Figure 2c and Additional file 1: S3 promptly highlight the protein class heterogeneity of DMs, together with interesting correlations between protein function and features of the disease. For example, almost all diseases exhibit a strong receptor (Rec) component. Since most drug-targets are membrane Recs, this could be the result of study biases against membrane proteins (Brito and Andrews 2011). However, this also points at the crucial role of signalling in cell operation (Vinayagam et al. 2011): celiac disease and rheumatoid arthritis, the DMs with the highest peaks at the Rec-enriched sector, are both characterised by altered inflammatory signalling pathways (Coenen et al. 2009). On the other hand, a high peak in the sector enriched for RNA-binding proteins (RBPs) may be indicative of problems in post-transcriptional gene regulation (Lukong et al. 2008). In fact, myelodysplastic syndromes have been linked with the malfunction of different components of the spliceosome and frequently develop into myeloid leukaemia, the DM with the highest RBP-related peak (Turner and Monzón-Casanova 2017).

Distance-based clustering of DMs

A pathophysiology-based classification system of human disorders is pivotal in diagnosis and research (Baird 2013). The International Statistical Classification of Diseases and Related Health Problems 10th Revision (ICD-10) is an effort of the World Health Organisation to categorise morbid entities according to established criteria (WHO 2016). Despite the fact that, in practice, the ICD has become the standard classification, it has to be periodically revised (WHO 2016). Revisions remain a challenging task: categories must have a strong scientific basis, many diseases seem to be a complicated mix of disorders and many lack archetypal biomarkers, which means that their diagnosis still depends on subjective criteria (Baird 2013). Could DM features aid in this task?

Menche et al. introduced a measure of topological overlap between DMs to identify their shared clinical characteristics (Menche et al. 2015). This measure of separation compares the average shortest path between each DM member and the nearest protein within the module, 〈d s (A,A)〉 and 〈d s (B,B)〉, to the average shortest path between each DM member and the nearest protein in the other module, 〈d s (A,B)〉: s s (A,B)=〈d s (A,B)〉−(〈d s (A,A)〉−〈d s (B,B)〉)/2. We translated this definition to the geometric position of DMs in \(\mathbb {H}^{2}\) by considering the average hyperbolic distance between each DM member and the closest protein in the same, 〈d H (A,A)〉, or another module, 〈d H (A,B)〉 (see Methods).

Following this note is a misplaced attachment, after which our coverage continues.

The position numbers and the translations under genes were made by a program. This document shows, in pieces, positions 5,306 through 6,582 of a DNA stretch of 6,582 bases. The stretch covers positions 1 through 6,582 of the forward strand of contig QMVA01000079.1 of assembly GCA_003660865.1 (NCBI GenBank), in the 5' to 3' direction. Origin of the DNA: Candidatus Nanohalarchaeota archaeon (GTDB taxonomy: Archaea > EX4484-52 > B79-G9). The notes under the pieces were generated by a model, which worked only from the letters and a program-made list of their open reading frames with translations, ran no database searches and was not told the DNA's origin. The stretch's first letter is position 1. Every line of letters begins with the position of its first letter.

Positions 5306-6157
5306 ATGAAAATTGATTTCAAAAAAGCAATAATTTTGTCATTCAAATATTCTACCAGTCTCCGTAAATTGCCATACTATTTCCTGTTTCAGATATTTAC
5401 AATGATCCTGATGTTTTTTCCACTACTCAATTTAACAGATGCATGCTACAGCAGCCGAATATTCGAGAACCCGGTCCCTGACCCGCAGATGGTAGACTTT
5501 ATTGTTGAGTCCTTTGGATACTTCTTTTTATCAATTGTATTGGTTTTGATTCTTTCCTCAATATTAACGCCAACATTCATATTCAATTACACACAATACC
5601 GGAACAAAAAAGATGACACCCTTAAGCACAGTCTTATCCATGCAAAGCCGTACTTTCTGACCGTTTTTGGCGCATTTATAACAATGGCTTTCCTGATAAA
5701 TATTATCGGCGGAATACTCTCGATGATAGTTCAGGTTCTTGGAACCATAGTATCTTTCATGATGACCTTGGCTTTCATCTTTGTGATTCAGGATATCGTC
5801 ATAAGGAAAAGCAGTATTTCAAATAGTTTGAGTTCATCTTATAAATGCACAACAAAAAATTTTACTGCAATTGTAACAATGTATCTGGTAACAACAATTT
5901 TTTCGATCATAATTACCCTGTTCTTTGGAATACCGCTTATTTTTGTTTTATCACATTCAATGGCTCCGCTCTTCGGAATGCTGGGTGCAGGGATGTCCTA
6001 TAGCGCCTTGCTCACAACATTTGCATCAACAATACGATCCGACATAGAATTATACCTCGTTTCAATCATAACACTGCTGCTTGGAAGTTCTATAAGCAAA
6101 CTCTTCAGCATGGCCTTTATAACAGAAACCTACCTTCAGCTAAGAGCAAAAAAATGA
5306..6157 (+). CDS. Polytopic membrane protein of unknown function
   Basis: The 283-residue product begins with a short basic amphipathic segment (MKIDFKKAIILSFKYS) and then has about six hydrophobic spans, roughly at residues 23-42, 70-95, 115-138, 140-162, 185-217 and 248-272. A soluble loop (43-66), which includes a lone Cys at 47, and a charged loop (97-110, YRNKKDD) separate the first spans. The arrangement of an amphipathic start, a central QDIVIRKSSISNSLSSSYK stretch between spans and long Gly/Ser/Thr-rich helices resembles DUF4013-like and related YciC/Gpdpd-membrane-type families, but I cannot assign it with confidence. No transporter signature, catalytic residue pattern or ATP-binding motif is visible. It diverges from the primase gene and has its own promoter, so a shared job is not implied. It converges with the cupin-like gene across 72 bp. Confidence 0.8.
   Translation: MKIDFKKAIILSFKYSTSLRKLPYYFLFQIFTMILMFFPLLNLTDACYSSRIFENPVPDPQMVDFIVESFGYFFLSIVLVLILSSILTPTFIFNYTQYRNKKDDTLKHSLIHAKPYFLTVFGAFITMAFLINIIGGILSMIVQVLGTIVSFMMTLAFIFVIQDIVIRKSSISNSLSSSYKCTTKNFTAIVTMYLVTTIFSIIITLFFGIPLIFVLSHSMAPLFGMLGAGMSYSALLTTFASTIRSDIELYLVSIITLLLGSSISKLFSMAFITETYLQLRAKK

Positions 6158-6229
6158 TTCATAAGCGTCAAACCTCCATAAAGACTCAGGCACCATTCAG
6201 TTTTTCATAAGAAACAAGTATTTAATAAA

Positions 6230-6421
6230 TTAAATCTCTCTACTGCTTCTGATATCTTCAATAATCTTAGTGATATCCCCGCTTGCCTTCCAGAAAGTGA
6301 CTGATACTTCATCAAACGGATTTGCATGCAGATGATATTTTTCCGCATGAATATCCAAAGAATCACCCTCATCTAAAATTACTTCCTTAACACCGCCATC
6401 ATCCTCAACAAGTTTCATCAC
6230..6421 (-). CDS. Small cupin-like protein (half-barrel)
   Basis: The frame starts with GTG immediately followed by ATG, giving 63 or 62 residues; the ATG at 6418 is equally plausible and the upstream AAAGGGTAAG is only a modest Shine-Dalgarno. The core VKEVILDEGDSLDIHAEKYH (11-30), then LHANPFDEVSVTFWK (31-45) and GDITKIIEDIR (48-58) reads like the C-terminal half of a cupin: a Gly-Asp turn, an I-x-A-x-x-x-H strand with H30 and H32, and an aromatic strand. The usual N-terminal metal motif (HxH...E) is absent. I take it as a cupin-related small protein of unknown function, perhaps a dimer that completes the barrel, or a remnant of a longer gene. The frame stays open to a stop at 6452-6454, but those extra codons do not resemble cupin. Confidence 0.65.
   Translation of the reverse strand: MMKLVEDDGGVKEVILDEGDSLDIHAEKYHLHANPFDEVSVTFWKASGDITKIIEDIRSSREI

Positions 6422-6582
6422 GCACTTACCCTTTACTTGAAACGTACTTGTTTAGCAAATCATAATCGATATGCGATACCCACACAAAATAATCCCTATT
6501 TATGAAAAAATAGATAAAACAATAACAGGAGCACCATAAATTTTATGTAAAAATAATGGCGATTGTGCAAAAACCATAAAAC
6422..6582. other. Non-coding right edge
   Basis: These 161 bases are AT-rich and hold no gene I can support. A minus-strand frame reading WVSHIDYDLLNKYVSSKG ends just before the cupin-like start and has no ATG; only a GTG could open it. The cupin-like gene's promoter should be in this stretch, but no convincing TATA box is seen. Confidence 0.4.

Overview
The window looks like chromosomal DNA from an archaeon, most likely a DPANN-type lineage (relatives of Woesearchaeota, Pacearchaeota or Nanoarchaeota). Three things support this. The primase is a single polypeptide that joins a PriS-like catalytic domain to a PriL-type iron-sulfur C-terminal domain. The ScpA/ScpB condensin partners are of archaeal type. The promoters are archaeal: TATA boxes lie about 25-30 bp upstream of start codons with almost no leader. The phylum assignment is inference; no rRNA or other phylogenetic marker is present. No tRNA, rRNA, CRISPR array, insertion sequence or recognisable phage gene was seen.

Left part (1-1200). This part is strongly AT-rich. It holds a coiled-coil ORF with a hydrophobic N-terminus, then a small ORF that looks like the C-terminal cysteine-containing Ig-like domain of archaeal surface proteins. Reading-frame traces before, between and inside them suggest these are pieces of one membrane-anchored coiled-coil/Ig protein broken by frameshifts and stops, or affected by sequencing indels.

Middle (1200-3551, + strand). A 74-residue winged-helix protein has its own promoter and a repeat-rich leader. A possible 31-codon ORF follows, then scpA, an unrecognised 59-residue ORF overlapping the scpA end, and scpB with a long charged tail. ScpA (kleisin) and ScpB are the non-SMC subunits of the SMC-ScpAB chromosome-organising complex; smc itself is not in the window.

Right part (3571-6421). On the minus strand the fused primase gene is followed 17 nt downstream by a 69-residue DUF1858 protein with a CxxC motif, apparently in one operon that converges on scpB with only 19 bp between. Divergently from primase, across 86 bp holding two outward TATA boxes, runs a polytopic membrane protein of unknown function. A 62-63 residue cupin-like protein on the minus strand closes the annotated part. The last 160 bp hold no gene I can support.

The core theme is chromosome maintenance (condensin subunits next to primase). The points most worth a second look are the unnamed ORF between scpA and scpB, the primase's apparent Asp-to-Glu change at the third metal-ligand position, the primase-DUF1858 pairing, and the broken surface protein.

We used the distance-based separation between DMs, s H (A,B), to construct a matrix of pairwise module separations. Then, we resorted to non-centred Minimum Curvilinear Embedding (ncMCE) for the non-linear dimensionality reduction of our 157 DMs through this matrix (Cannistraci et al. 2013) (see Methods). Figure 3 shows that the use of s H (A,B) leads to the distinction of ICD-10 categories that group pathobiologically and clinically similar illnesses. This is in spite of the observed fragmentation and functional heterogeneity of DMs (see Figs. 1 and 2). We quantified the quality of the resulting clustering with the concordance score (C-score, see Methods) and found that it is close to what s s (A,B) achieves and better than using just intersections between the members of DMs (see Fig. 3, Additional file 2: Figure S4 and the Methods). Moreover, using the s H (A,B) matrix as the basis for a hierarchical clustering of DMs recapitulates the disease types exposed by ncMCE (see Additional file 2: Figure S5 and the Methods).

Fig. 3
figure 3

Distance-based clustering of disease modules. ncMCE, a nonlinear dimensionality reduction algorithm, was applied to the matrix of pairwise hyperbolic distance-based DM separations. The resulting two-dimensional projection of the data separates DMs according to the disease type reported in the ICD-10. Some interesting DMs that were not correctly clustered are highlighted. The concordance score (C-score) over Dim 2 for this projection is 0.758. The points corresponding to endometriosis and down syndrome were slightly moved to make them visible

Figure 3 also highlights some DMs whose ICD-10 classification does not correspond to their ncMCE cluster. Yet, we found reasonable explanations for all these DMs. For example, non-alcoholic fatty liver disease and steatohepatitis (a more extreme variety of the former) are both strongly associated with insulin resistance and metabolic syndromes (Tolman and Dalpiaz 2007), which explains why they are clustered with endocrine and metabolic disorders (ICD-10 classifies them as diseases of the digestive system).

The other cases involve conditions clustered with cancers but categorised differently by the ICD-10. Ataxia telangiectasia (AT) is considered a neurodegenerative disease but it is linked to a high risk for cancer (Gilmore 2014). Mutations in the gene coding for the kinase ATM were identified as the main cause of AT (Gilmore 2014). ATM is mainly involved in the recruitment of DNA repair complexes in response to single or double strand breaks, hence the relationship between AT and neoplasms (Cremona and Behrens 2013).

Endometriosis is a disease characterised by the presence of endometrial-like tissue outside the uterine cavity, causing a chronic inflammatory response (Heidemann et al. 2013). Women with atypical endometriosis have a significantly increased risk of certain forms of ovarian cancer. Likewise, women with ovarian cancer are more likely to have the disease (Vercellini et al. 2013). In addition, there is also increasing awareness that women with endometriosis have a higher risk for developing breast cancer (Roy et al. 2015; Pontikaki et al. 2015).